Thanks pontiff for brokering US-Cuba deal
VATICAN CITY — Raúl Castro has astounded the world by suggesting that he may return to the practice of his faith after his meeting with Pope Francis yesterday.
Pope Francis on Sunday met privately with the President of the Republic of Cuba. The meeting took place in the papal study of the Vatican’s Paul VI Hall.
According to an official statement issued by the Vatican, President Castro was welcomed by the Prefect of the Papal Household, Archbishop Gaenswein, and other top Vatican officials. Pope Francis then met privately with President Castro for just under one hour.
The deference and respect shown by his brother Fidel during Pope John Paul II’s 1998 visit to Cuba was already striking. Pope Benedict XVI also made a successful visit to the island in 2012.
Pope Francis is scheduled to visit Cuba before his arrival in the United States in September.
The US government’s annual report on religious liberty around the world has noted a decline in the intensity of religious persecution in Cuba. Nevertheless, obstructions to the free exercise of religion remain, and some have been inclined to doubt the sincerity of the Cuban regime, desperate as it is for a reviving economic rapprochement with the United States.
The Vatican described the meeting as “cordial”. Fr. Federico Lombardi, Director of the Holy See Press Office, noted that President Castro “wished to thank the Holy Father for the active role he played in improving relations between Cuba and the United States of America.”
It has become clear that the activities of Pope Francis played a significant role in the substantial moves towards normalization of relations that have occurred between the United States and Cuba in the last year.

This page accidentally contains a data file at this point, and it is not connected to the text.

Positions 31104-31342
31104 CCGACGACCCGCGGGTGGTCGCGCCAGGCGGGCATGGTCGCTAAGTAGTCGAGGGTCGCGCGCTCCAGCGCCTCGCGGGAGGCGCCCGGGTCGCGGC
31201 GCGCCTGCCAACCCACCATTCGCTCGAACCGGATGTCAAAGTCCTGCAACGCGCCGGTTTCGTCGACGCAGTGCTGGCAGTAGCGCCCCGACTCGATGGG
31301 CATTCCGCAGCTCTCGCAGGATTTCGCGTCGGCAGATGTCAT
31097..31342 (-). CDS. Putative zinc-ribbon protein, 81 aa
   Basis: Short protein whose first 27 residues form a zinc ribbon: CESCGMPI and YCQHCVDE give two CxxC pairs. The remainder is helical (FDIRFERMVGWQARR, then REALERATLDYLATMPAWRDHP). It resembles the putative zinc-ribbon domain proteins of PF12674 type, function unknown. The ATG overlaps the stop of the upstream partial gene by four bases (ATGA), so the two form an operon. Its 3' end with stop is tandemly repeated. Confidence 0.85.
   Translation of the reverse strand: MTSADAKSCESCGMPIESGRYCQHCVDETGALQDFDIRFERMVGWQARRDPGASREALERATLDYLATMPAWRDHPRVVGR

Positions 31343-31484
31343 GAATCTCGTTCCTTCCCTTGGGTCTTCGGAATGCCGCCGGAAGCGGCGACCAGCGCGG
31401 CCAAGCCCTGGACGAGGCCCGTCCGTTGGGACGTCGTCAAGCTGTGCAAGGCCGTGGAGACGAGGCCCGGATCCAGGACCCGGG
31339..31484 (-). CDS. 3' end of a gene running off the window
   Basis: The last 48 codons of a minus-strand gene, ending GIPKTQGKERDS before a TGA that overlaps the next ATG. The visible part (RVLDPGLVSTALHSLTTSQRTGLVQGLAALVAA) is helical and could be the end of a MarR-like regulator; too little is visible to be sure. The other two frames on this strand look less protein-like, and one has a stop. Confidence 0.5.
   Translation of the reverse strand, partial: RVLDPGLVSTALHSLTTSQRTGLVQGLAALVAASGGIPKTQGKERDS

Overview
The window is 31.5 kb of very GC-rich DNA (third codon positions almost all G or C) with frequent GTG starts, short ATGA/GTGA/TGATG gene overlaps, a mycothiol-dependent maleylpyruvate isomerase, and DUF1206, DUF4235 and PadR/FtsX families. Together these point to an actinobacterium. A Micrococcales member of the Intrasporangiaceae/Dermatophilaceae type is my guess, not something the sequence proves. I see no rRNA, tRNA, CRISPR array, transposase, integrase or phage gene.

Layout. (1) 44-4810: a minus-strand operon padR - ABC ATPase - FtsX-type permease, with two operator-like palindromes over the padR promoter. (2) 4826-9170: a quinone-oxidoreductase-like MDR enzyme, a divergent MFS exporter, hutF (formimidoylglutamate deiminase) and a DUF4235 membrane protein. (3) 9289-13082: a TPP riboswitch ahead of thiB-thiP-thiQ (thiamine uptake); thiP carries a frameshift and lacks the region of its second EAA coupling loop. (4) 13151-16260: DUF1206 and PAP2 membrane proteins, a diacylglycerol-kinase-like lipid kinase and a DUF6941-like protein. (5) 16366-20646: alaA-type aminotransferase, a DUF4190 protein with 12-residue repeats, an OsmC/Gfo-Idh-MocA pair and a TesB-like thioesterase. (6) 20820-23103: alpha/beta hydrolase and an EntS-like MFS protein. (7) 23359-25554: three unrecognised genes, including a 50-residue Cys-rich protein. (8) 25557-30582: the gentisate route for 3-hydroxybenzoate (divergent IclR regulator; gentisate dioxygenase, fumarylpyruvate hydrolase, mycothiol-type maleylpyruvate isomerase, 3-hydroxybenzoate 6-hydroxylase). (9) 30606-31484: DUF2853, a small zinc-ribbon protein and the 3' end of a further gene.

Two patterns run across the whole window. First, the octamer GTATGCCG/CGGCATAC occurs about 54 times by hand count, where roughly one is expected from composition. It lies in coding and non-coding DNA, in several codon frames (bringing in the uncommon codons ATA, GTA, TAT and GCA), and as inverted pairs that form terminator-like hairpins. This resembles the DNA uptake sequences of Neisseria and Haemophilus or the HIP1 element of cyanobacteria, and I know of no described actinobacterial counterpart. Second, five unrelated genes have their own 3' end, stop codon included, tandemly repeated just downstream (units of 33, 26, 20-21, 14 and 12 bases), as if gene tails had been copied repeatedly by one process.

The visit of the Cuban head of state, his brother’s successor since he became unable through ill health to continue as full-time dictator, is a recognition of the pontiff’s contribution. No one, however, expected such dramatic statements of possible conversion as Raúl offered yesterday.
“As I’ve already told my council of advisers, I read all of the Pope’s speeches,” Castro said. “If the Pope continues to speak like this, sooner or later I will start praying again and I will return to the Catholic Church — and I’m not saying this in jest.”
According to the Vatican, President Castro also “presented to the Pope the sentiments of the Cuban people as they await and prepare for his upcoming visit to the island in September.”
Appearing alongside Italian Prime Minister Matteo Renzi in Rome following his meeting with the pontiff, Castro said he too would be in attendance to see the pope speak during his September visit to Cuba.
“I promise that I will go to all of his Masses — and with satisfaction. I left the meeting this morning impressed, very impressed by his knowledge, his wisdom, modesty, and by all the virtues that we know he has,” Castro said.
In 1992, the last communist ruler of Russia, Michael Gorbachev, travelled to the Holy Land and visited many of the sites associated with the Lord’s life and ministry. When touring the traditional location of the feeding of the multitude, he remarked that he felt “like the last socialist, who has come to honor the first socialist, Jesus.”
Perhaps the (last?) Communist President of Cuba feels that a similar miraculous abundance may form part of his reward for yesterdays’ pilgrimage.
Raúl Castro remarked that he himself is a Jesuit “to a degree,” having been educated by the Society in his youth.
Following their private meeting, alumnus and pontiff exchanged gifts. President Castro gave the Pope a commemorative medal of the Cathedral of Havana and a painting of contemporary art. The painting depicted a migrant praying before a large cross, composed of the stacked wreckage of barges.
The Cuban artist, Kcho, who was present, told Pope Francis that he was “inspired by his great commitment in bringing the world’s attention the problems of migrants and refugees, beginning with his famous trip to Lampedusa.”
Pope Francis then gave President Castro a copy of his Apostolic Exhortation Evangelii Gaudium, and a large medallion depicting St. Martin of Tours, patron saint of beggars, covering a poor man with his cloak. The Pope noted that he was particularly pleased to offer Castro this gift, “as it recalls not only the duty to help and protect the poor, but also actively to promote their dignity.”
Diane Montagna is Rome correspondent for Aleteia’s English edition.